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CA-527-02 LESION CHARACTERISTICS WITH HIGH POWER SHORT DURATION AND CONVENTIONAL RADIOFREQUENCY ABLATION WITHOUT TEMPERATURE CONTROL

      Background

      During radiofrequency (RF) ablation, resistive heating causes superficial heating and conductive heating (time dependent) extends to deeper layers. High power short duration (HPSD) ablation should result in wider but shallower lesions by reducing conductive heating. However, if HPSD is delivered with standard ablation catheters, the impact of irrigation rate is not clear.

      Objective

      Assess the effect of different irrigation rates on lesion formation, geometry and volume using HPSD ablation compared with conventional ablation.

      Methods

      This study used an ex-vivo model consisting of a circulating saline bath (37°C), an indifferent electrode, a submersible cell load, porcine heart preparations, an Ampere generator and a Flexability ablation catheter (Abbott, Minneapolis, MN, USA). For HPSD, applications were delivered at a power of 70W for 7 seconds maintaining 10-20g of force. Conventional RF was 30W for 30 seconds (10-20g). Irrigation was set at 6ml/min, 10ml/min, 15ml/min, 20ml/min and 30ml/min. Ten lesions were created at each of the five different irrigation settings using the two modalities. The tissue was stained with Triphenyl tetrazolium chloride (TTC) and a digital precision caliper was used to measure every lesion.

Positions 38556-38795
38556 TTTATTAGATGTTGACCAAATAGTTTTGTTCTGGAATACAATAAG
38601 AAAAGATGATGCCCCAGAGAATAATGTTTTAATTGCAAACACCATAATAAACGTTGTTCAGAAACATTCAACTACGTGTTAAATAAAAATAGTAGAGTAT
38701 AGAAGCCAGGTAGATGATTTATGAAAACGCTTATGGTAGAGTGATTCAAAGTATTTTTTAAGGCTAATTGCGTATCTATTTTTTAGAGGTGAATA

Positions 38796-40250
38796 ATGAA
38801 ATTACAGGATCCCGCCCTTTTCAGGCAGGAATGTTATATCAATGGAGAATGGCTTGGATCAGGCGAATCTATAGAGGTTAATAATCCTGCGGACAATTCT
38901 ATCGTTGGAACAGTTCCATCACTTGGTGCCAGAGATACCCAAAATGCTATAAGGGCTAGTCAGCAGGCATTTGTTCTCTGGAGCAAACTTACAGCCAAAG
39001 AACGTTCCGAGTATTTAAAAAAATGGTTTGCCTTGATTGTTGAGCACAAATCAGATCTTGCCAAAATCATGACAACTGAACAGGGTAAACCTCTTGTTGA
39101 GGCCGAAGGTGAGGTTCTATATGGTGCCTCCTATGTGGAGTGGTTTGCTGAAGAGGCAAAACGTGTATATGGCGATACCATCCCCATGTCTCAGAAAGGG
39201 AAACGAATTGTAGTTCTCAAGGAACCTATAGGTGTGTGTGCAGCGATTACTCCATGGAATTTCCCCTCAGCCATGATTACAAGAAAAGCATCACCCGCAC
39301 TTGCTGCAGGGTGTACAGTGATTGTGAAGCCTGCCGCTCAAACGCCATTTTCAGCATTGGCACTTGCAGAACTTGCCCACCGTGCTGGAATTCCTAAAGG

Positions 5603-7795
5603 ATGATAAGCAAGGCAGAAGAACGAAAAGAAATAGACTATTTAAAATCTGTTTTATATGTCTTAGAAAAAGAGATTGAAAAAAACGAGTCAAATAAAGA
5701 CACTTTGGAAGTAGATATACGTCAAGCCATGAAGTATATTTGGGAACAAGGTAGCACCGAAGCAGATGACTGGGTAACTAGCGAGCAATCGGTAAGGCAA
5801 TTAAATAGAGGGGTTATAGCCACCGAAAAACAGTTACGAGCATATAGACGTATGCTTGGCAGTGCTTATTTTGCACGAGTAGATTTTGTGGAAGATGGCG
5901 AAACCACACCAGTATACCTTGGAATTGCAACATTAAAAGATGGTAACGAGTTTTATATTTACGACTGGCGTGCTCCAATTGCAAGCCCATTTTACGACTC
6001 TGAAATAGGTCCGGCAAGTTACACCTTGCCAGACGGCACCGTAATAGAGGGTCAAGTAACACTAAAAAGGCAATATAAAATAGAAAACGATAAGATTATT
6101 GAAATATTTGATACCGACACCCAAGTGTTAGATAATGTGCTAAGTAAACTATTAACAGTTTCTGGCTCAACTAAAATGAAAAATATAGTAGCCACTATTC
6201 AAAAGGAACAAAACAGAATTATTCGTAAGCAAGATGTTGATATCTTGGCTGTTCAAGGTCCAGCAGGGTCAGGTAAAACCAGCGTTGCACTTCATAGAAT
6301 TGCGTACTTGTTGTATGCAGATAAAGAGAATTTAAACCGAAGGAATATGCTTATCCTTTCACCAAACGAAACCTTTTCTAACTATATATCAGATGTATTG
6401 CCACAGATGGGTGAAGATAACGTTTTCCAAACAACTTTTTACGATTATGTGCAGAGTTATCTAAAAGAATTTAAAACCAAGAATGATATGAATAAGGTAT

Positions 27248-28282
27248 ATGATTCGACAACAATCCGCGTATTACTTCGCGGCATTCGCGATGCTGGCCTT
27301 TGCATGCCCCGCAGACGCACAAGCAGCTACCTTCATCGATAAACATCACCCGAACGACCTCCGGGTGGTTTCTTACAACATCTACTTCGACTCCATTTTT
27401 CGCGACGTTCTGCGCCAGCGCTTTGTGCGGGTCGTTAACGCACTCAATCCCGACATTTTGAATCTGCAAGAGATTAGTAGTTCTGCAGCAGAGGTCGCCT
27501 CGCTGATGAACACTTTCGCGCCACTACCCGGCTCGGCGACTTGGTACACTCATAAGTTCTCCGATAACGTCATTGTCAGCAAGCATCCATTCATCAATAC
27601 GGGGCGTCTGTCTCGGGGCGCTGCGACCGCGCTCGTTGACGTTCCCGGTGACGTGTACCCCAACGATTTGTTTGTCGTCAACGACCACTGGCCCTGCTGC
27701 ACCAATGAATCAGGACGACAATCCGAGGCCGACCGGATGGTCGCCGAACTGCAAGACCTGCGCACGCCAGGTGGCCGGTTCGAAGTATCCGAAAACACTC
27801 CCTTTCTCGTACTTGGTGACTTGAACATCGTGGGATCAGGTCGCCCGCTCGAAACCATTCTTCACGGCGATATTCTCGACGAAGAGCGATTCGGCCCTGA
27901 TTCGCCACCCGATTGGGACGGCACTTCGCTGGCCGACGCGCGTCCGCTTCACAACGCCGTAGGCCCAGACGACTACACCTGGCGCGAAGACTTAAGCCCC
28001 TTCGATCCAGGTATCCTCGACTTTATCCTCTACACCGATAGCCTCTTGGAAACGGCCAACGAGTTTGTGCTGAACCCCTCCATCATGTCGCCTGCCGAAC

Results

      Irrigation rate did not change the lesion depth using HPSD or conventional ablation (p=0.3; p=0.2 respectively). However, lesion width decreased with higher irrigation rates (p<0.001). Consequently, lesion volume was also lower (p=0.008) at higher irrigation. These findings were not seen using conventional ablation where there was no significant impact on the lesion volume (p=0.1).Lesions using HPSD were shallower (3.2±0.6mm vs 4.9±0.8mm; p<0,001) and had smaller volume (80±29mm vs 202±83mm; p<0,001) vs conventional. Lesion shape was different: conventional ablation showed maximum width in the sub-endocardium and HPSD on the endocardial surface.

      Conclusion

      Higher irrigation rate does not result in deeper lesions but has a direct impact on the lesion width and volume using HPSD. There is no benefit from using high irrigation rates in HPSD ablation performed with non-temperature-controlled catheters.